Gunmen ambush Turkish officers, killing 4

Northern city of Mosul becoming new center of insurgency in Iraq

December 18, 2004|By Edmund Sanders | Edmund Sanders,LOS ANGELES TIMES

BAGHDAD, Iraq - Masked gunmen in the turbulent Iraqi city of Mosul ambushed a car carrying Turkish police officers yesterday, shooting three to death and decapitating a fourth who tried to run away, witnesses said.

In a daytime attack reminiscent of the killing in March of four U.S. security contractors in Fallujah, militants looted the policemen's weapons and set the car ablaze before escaping.

After the attack, residents stood around the burning white Chevrolet Caprice as the bodies lay face down in the street.

For the past six weeks, Mosul, Iraqi's third-largest city, has exploded in violence, transforming from a relatively quiet region into a battleground between U.S. forces and insurgents.

Since early November, militants have attacked police stations, detonated car bombs and assassinated dozens of local security personnel and civilians. Over the past week, eight bodies were discovered in the area. Several were shot in the head with their hands tied behind their backs. Their bodies were dumped by the side of the road.

Yesterday's attackers also wounded two passengers who were believed to be riding in a second car that escaped, officials and witnesses said.

One of the occupants of the first car appeared to have been Iraqi. A witness on the scene, Qoteiba Mohammed, told Agence France-Presse that the driver of the car pleaded for his life before being shot.

"I'm an Iraqi, from Baghdad, don't shoot!" Mohammed said he heard the man scream.

The Turkish police officers had been providing security for the Turkish Embassy in Baghdad and were likely returning home, a U.S. official said. Turkish Embassy officials could not be reached for comment yesterday.

The ambush, the latest in a string of attacks that have killed nearly 70 Turkish truck drivers and contractors in Iraq this year, came as Turkey was celebrating a long-awaited agreement to discuss admission into the European Union.

Mosul emerged as a hot zone after U.S. troops invaded Fallujah last month.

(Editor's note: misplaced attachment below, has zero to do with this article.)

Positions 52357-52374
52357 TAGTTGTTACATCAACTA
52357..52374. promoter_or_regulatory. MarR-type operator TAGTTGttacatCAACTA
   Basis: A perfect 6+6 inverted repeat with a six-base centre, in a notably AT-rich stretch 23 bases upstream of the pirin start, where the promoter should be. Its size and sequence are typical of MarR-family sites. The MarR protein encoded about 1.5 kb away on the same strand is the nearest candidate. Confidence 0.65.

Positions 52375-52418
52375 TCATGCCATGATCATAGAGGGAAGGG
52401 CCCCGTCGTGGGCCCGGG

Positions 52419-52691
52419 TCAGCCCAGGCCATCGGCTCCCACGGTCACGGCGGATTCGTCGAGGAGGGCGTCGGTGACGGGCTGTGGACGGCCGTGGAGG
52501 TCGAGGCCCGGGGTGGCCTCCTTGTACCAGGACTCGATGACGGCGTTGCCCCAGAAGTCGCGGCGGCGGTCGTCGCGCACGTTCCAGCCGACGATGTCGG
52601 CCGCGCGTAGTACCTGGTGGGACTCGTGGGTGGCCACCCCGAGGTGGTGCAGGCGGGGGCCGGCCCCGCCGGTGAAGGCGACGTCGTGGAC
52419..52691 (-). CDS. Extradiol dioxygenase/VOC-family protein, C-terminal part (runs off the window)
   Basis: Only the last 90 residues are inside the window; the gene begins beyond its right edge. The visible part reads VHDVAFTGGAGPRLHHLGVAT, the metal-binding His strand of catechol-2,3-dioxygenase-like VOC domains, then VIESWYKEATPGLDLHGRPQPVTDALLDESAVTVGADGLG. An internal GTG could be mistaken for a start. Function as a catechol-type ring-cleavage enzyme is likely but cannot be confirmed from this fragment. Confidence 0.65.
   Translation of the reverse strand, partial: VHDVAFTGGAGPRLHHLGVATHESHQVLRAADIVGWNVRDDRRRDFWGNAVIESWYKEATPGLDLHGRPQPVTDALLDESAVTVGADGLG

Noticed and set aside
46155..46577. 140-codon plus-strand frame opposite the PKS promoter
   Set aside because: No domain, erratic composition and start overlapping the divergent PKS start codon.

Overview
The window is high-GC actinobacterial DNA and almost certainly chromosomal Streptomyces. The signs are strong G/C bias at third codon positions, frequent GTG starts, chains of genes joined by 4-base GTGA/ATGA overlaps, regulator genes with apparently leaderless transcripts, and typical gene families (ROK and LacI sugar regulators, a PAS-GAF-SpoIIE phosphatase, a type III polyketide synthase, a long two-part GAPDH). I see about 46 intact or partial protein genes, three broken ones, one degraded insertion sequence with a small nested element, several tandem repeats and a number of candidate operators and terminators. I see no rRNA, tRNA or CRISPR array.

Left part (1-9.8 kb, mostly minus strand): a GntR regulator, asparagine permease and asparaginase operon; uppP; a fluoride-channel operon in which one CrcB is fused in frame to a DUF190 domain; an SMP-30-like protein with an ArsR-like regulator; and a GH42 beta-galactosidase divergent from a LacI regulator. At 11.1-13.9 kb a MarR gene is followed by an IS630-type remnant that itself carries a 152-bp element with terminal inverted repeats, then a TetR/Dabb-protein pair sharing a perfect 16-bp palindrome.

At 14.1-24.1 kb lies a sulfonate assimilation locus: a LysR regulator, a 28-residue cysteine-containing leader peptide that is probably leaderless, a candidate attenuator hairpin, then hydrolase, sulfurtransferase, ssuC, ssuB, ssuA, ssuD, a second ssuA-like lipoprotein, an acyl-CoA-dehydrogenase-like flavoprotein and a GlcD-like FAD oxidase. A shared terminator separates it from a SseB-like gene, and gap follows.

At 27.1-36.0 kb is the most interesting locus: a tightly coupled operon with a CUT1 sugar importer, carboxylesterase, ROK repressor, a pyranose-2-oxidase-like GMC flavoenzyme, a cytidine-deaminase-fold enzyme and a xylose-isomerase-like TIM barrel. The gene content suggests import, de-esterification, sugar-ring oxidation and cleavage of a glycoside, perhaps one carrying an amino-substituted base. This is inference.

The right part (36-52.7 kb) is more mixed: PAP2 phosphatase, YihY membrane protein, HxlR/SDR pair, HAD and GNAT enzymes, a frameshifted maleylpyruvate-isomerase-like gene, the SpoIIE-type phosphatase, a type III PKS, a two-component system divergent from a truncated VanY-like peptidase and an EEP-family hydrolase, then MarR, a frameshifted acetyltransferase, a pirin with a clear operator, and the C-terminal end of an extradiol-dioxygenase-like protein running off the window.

Intelligence officials say many insurgents and foreign militants operating in Iraq shifted from the besieged Fallujah and the surrounding Al Anbar province to Mosul, which is about 225 miles north of the capital.

The Mosul region "is right at the tipping point," said another U.S. official who requested anonymity. "It's a very bad situation. It's teetering back and forth, on the edge of being a second Anbar, a full-scale war."

But U.S. military officials reiterated yesterday that the invasion of Fallujah had sapped the strength of the insurgency, even though some pockets of resistance remain. U.S. troops stepped up their operations in Mosul last month to prevent militants from taking control of the city.

"Nobody said that once we finished with Fallujah that it would all be over," said Lt. Col. Steve Boylon, a military spokesmen. "The insurgency is still the hardest battle to fight, especially in an urban environment."

Separately yesterday, insurgents battled Iraqi security forces in Kirkuk, where ethnic tensions between Kurdish and Arab residents have long been simmering. Militants clashed with the Iraqi National Guard in the city center last night during a brief gunbattle.

One bystander, a female teacher, was killed in the crossfire, said Maj. Gen. Anwar Hamid Amin, commander of the guard in Kirkuk.

Also yesterday, a government official said that Saddam Hussein's defense minister, who surrendered to U.S. forces last year, will join another notorious general - known as Chemical Ali - in the dock when judicial proceedings against top figures of the Baathist regime open next week.

Gen. Sultan Hashim Ahmad gave himself up in September 2003 at a coalition military base in Mosul. He was not considered to be a war crimes suspect, and many had expected that he would be freed after being questioned.

In contrast, Ali Hassan al-Majid, who earned the nickname Chemical Ali after using poison gas to kill thousands of Kurds in the 1980s, is considered a leading defendant.

"Chemical Ali and Sultan will be the first to face the hearings," the official, who is familiar with the proceedings, told the Associated Press.

Meanwhile, the U.S. Embassy confirmed the name of an American contractor taken hostage six weeks ago in Baghdad - a man who has not been seen or heard from since - identifying him as Roy Hallums, a 56-year-old worker for a Saudi company that does catering for the Iraqi army.

His wife, Susan Hallums of Corona, Calif., said in a telephone interview yesterday that she has not heard from the kidnappers.

"I want to plead for his life and send out prayers and hope that he will be released," said Hallums, who is separated from her husband, the father of their two daughters.

Twelve Americans have been kidnapped or are missing in Iraq. At least three Americans have been killed - all beheaded.

The Los Angeles Times is a Tribune Publishing newspaper.

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